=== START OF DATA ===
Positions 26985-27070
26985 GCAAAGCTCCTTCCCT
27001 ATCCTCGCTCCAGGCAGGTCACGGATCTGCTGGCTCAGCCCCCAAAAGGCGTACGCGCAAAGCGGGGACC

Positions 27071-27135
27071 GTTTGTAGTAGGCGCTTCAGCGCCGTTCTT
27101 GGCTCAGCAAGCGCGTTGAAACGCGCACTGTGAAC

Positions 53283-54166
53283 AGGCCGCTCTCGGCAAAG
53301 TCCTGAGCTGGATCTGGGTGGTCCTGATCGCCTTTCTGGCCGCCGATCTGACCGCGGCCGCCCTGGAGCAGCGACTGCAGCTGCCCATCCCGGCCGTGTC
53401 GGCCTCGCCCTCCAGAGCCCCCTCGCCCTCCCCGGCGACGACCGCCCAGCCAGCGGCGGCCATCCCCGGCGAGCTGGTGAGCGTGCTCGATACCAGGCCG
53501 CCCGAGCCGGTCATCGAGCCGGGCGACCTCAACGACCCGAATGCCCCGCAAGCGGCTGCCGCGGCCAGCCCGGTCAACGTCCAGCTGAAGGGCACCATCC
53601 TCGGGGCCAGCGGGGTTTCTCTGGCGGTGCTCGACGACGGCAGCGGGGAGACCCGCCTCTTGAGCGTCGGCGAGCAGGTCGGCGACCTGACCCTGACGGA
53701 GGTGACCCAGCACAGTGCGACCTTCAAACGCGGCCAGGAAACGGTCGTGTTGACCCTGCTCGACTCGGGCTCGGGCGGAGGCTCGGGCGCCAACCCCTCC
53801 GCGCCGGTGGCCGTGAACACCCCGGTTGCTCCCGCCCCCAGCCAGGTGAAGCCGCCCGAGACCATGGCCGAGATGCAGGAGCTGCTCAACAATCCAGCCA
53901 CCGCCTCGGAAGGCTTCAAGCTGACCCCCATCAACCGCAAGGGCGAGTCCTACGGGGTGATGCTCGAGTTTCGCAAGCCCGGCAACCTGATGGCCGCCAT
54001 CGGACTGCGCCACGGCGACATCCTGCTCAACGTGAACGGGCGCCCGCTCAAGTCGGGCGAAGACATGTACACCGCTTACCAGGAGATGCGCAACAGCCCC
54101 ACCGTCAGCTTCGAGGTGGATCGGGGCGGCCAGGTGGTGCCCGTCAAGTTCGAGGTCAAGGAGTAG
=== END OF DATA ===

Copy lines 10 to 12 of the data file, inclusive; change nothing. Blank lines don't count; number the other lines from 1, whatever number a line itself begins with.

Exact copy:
53401 GGCCTCGCCCTCCAGAGCCCCCTCGCCCTCCCCGGCGACGACCGCCCAGCCAGCGGCGGCCATCCCCGGCGAGCTGGTGAGCGTGCTCGATACCAGGCCG
53501 CCCGAGCCGGTCATCGAGCCGGGCGACCTCAACGACCCGAATGCCCCGCAAGCGGCTGCCGCGGCCAGCCCGGTCAACGTCCAGCTGAAGGGCACCATCC
53601 TCGGGGCCAGCGGGGTTTCTCTGGCGGTGCTCGACGACGGCAGCGGGGAGACCCGCCTCTTGAGCGTCGGCGAGCAGGTCGGCGACCTGACCCTGACGGA